If you’re in the market for a new home, you probably know that buying a property that’s already been lived in means having to make certain concessions. Chances are, that home won’t look exactly the way you’d like it to, and even with a thorough home inspection, you can never be quite sure what you’re getting into.
On the other hand, if you buy new construction, you’ll often get to customize your property to suit your specific taste. And because all of its fixtures and appliances will be brand new, you’ll have less to worry about with regards to costly repairs (at least initially). But while new construction might seem like a great deal, there are certain drawbacks associated with buying a home that’s never been owned or lived in. Here are a few to be aware of.
1. Construction delays
Some new construction homes are purchased at the point when they’re already completed. But if you buy a new construction home that you’re customizing, you’re at the mercy of your builder when it comes to making that home move-in ready. In fact, new construction homes that fall into the latter category are often subject to lengthy delays that can cause all sorts of issues for buyers.
For example, if you’re buying and selling a home simultaneously, you may get stuck in a scenario where you’re forced to vacate your initial property before your new home is ready. At that point, you may need to bear the cost of storage and find temporary housing while you wait out those delays. Construction delays can also pose a problem if you’ve locked in a mortgage rate, because if you wait too long to close on your property, you risk losing that rate or having to pay a fee to extend your rate lock.
If you’re going to buy a customizable new construction home, be sure to vet your builder thoroughly before signing a contract. Get a sense of that builder’s track record and, if possible, talk to other new homeowners in the development you’re looking at to see what their experience was like.
2. A higher purchase price
New construction homes don’t always have higher-quality features than older homes, but the fact that they’re new tends to automatically drive their cost up. If you’re looking to buy new construction, you’ll likely need a higher mortgage, and a higher down payment as well.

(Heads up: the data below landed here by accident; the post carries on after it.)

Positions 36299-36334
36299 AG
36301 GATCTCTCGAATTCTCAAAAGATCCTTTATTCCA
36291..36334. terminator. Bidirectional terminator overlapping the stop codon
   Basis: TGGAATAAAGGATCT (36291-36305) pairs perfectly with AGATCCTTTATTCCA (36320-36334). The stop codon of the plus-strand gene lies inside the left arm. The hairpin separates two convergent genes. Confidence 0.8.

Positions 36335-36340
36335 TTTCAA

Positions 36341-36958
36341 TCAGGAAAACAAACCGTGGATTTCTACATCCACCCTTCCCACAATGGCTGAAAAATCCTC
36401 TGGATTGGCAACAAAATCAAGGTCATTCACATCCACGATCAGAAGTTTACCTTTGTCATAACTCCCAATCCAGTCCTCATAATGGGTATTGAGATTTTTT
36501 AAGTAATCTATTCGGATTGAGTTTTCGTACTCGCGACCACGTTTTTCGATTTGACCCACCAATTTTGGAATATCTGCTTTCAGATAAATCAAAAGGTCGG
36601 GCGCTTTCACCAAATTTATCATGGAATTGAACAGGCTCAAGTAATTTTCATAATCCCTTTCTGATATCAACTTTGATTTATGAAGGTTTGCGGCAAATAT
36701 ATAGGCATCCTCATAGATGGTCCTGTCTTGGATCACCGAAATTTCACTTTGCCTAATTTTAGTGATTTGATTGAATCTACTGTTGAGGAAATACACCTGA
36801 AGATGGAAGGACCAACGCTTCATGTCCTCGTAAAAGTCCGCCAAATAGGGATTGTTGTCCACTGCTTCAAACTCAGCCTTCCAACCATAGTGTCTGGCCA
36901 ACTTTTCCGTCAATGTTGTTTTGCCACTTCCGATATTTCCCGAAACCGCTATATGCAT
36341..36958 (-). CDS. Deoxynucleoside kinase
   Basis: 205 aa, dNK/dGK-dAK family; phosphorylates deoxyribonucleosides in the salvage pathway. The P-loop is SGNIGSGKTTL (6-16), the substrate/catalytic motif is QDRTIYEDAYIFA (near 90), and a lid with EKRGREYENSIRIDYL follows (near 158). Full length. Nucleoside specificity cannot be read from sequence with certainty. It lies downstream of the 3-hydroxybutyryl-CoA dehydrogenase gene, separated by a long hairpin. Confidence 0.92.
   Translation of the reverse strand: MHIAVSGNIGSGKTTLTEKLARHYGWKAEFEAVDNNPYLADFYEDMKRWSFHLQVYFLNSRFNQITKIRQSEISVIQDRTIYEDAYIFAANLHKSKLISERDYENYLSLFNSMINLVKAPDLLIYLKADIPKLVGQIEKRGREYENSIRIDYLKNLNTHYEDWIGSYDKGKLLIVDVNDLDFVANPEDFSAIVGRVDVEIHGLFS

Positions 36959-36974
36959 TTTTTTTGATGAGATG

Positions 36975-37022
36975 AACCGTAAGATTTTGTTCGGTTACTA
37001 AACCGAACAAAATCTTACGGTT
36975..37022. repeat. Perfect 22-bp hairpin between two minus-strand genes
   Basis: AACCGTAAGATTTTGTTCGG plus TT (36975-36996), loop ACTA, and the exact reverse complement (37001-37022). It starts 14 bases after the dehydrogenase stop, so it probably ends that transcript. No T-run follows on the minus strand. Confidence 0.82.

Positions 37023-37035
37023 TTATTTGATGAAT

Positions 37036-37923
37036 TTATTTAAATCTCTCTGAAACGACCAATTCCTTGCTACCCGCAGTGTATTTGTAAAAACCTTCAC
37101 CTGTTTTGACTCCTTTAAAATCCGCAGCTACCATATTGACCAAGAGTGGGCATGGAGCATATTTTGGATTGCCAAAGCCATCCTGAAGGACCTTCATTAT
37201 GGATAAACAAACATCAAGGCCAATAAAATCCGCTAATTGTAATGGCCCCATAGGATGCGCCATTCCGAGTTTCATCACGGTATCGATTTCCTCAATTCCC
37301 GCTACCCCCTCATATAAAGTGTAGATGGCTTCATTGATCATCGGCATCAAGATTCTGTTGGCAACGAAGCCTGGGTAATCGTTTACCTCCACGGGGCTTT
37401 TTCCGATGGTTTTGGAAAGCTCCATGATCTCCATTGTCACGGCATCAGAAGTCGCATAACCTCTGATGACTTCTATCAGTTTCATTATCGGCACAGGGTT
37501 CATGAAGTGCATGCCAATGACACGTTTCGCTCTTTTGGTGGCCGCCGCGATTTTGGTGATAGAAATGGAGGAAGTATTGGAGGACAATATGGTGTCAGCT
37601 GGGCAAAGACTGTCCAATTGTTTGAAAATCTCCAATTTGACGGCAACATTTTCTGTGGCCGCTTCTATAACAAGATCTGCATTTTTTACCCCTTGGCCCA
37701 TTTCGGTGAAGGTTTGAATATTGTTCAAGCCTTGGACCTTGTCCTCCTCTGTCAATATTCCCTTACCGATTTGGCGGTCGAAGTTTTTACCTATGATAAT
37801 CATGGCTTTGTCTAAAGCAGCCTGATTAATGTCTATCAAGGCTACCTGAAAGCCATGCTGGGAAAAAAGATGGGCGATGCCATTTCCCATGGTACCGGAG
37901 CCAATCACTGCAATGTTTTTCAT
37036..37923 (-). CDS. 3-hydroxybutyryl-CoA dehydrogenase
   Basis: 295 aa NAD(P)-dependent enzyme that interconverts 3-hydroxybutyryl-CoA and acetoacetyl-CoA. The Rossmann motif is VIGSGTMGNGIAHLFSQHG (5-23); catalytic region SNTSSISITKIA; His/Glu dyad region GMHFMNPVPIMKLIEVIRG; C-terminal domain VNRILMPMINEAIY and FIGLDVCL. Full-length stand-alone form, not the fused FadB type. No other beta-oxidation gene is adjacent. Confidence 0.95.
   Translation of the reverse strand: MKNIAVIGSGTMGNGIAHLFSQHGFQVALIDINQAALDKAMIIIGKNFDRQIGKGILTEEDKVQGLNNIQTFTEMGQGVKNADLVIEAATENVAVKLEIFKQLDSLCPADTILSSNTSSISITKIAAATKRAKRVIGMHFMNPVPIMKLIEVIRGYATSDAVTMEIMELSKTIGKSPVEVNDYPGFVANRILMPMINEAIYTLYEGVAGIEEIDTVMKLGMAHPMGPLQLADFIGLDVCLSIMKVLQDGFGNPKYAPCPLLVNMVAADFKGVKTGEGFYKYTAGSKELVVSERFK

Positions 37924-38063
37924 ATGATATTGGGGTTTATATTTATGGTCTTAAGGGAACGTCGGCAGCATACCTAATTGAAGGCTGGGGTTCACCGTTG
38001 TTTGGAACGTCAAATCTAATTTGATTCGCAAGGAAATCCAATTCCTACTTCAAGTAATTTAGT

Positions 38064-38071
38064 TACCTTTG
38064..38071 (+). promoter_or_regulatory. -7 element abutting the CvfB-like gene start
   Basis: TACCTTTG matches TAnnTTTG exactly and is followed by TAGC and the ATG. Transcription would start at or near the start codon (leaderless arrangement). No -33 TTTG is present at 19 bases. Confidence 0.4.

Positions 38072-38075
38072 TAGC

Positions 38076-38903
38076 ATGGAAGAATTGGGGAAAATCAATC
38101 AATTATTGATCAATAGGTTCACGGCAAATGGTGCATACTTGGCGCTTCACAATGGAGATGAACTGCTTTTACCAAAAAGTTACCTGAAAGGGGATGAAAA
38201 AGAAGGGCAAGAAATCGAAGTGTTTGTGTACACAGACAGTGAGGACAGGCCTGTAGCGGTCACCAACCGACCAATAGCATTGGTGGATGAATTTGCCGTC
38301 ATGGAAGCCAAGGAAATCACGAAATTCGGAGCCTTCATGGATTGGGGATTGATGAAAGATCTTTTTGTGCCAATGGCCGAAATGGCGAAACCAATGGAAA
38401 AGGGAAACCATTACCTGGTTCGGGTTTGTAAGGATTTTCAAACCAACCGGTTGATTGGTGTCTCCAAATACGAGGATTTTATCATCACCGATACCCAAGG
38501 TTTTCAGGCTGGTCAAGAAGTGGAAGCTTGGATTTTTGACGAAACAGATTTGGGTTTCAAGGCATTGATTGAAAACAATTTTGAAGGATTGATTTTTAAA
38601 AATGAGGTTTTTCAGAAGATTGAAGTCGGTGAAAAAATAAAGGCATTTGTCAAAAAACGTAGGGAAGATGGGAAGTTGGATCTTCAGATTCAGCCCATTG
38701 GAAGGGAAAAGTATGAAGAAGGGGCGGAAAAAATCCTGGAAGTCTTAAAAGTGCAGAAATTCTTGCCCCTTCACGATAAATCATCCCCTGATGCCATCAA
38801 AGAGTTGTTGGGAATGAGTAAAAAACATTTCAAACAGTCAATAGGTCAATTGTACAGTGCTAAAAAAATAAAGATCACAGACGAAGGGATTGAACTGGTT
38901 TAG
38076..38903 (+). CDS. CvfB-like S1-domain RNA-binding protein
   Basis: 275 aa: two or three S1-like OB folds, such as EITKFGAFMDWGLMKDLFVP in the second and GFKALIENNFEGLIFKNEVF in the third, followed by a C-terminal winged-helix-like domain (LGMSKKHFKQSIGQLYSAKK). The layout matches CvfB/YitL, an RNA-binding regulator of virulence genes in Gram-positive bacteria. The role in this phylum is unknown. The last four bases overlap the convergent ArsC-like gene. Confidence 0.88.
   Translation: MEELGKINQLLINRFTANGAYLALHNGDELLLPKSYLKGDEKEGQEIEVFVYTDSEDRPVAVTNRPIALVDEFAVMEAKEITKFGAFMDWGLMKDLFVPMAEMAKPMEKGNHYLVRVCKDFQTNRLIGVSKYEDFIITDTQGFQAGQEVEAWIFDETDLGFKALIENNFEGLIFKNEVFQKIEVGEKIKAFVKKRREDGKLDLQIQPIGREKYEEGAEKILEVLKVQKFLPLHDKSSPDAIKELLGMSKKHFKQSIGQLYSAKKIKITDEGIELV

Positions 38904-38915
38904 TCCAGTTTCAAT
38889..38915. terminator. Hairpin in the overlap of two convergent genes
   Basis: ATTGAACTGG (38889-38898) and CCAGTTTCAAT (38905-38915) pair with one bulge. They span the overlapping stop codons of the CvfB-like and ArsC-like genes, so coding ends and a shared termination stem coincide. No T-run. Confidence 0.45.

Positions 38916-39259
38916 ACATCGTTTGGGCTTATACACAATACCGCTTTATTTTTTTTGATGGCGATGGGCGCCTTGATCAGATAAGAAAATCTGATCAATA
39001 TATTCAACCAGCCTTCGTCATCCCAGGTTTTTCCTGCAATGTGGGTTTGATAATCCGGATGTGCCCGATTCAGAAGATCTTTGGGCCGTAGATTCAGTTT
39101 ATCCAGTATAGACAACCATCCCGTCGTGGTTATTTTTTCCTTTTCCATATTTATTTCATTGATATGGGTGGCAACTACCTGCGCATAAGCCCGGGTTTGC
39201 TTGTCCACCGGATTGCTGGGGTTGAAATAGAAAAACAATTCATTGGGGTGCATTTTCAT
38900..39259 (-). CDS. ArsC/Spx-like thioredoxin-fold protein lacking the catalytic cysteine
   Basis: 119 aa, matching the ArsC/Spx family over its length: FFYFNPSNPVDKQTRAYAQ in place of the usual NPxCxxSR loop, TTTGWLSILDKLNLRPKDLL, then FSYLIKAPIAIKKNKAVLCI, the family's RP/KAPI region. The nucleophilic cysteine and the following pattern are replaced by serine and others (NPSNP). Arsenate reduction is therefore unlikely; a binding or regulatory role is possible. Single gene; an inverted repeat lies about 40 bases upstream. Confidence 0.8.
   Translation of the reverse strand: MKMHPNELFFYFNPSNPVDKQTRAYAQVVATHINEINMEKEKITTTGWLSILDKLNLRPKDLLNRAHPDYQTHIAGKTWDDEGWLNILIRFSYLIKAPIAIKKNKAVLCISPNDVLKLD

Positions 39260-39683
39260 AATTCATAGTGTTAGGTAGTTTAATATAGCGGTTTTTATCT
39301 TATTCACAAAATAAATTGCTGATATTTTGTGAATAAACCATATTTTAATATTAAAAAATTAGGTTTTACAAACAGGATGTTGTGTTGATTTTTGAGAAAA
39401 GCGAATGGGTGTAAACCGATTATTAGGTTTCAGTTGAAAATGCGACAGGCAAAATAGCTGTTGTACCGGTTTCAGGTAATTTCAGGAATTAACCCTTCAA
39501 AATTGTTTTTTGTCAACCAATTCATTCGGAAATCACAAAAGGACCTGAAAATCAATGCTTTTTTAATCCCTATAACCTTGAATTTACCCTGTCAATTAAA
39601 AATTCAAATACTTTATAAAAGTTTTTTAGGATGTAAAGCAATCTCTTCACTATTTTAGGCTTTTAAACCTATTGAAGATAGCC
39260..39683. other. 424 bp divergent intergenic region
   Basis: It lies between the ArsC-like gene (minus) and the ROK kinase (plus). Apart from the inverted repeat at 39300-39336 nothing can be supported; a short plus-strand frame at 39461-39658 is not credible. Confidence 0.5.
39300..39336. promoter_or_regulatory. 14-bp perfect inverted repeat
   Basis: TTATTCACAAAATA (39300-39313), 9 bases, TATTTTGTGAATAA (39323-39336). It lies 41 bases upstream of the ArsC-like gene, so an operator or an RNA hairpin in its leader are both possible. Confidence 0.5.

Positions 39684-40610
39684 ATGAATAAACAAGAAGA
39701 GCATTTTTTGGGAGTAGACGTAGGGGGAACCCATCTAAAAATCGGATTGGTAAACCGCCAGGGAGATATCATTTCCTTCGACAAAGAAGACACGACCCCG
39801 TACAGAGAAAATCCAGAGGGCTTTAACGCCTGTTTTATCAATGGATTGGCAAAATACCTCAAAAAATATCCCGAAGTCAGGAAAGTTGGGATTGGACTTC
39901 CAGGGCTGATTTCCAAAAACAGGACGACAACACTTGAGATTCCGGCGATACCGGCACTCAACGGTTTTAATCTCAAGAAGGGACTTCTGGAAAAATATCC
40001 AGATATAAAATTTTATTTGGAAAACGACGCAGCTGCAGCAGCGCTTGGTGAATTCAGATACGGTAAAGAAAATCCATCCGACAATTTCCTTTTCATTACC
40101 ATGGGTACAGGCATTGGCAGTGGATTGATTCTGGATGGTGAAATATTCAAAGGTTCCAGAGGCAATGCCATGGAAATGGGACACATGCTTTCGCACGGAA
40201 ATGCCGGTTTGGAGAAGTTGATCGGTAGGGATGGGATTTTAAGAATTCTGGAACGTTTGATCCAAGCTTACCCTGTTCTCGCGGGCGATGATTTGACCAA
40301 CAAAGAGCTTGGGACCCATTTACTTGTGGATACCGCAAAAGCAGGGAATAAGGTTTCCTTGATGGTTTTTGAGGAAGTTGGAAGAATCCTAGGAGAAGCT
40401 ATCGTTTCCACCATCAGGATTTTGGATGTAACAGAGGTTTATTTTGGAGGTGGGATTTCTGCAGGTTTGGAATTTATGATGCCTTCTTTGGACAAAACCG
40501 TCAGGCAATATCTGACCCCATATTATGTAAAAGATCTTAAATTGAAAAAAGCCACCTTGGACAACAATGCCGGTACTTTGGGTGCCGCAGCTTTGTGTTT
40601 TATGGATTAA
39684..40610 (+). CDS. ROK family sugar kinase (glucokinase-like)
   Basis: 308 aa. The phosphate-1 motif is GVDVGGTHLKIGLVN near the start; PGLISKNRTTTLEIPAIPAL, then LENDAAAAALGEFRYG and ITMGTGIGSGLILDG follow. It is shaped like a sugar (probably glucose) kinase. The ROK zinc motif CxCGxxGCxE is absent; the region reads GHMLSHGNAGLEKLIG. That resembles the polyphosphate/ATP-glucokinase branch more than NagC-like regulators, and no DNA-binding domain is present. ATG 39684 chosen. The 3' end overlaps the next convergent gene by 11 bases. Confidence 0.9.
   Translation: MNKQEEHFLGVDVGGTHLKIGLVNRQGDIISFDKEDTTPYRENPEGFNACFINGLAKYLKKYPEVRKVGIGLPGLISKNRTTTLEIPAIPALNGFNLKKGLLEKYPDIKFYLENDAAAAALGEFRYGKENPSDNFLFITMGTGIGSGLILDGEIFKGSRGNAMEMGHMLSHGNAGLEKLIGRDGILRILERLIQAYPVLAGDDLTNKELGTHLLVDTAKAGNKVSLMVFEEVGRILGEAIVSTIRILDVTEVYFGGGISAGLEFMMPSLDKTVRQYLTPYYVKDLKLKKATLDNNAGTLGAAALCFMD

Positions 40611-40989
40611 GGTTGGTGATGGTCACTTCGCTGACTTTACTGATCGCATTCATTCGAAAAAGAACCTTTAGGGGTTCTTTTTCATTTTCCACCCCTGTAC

3. Higher property taxes
New construction homes tend to come with higher property taxes than similarly sized older properties in the same neighborhood. And since property taxes tend to rise over time, that could make your home more expensive to own in the long run.
Another thing to be aware of is that initial property tax values for new construction homes aren’t always accurate because they’re often estimated before the homes are completed. As such, you might buy a new home with an estimated property tax of $5,000, only to have that number change to $6,500 once your home is completed and a more accurate assessment is made.
4. Builder-grade quality
You know that old saying, "They just don't build things like they used to?" Well, it most definitely applies to new homes. When you buy new construction, you’ll often be given what’s known as builder-grade quality (meaning nowhere close to top of the line) for everything from flooring to appliances. That could, in turn, impact the aesthetics and efficiency of your home.
If you’re going to buy new construction, make sure you understand exactly what's included. Ask your builder for specifics and figure out exactly how much it will cost to upgrade items that don't meet your requirements.
For example, you might assume that a decent fridge would theoretically cost about $1,000, so you'd only have to pay $500 to upgrade it to a nicer one that costs $1,500. But for all you know, your builder is planning to throw in a cheap $600 fridge, leaving you stuck with a more substantial gap to fill.
Similarly, if you’re buying new construction, there’s a good chance the price you’re paying only covers the cost of having your walls painted "builder white." If you don’t want your new home to resemble a hospital or laboratory, be prepared to front the cost of nicer, more colorful paint.
5. Added costs to complete your home
When you buy new construction, it’s often the case that you’re responsible for putting in the finishing touches -- things like window treatments, towel rods, cabinetry hardware, and closet shelving. All of these things can not only add up cost-wise, but be a hassle to deal with.
If you’re buying a brand-new home, review your contract carefully to see what’s included. And if you’re not pleased with what you see, you can always try to negotiate. Your builder, for example, might agree to include basic fixtures if you really put up a fight.
While there are plenty of good reasons to buy a new construction home, it’s important to know about the disadvantages involved. In some cases, you might actually save money by buying an existing home and paying to renovate it after the fact, so don’t assume that new construction is the only way you can snag your dream home.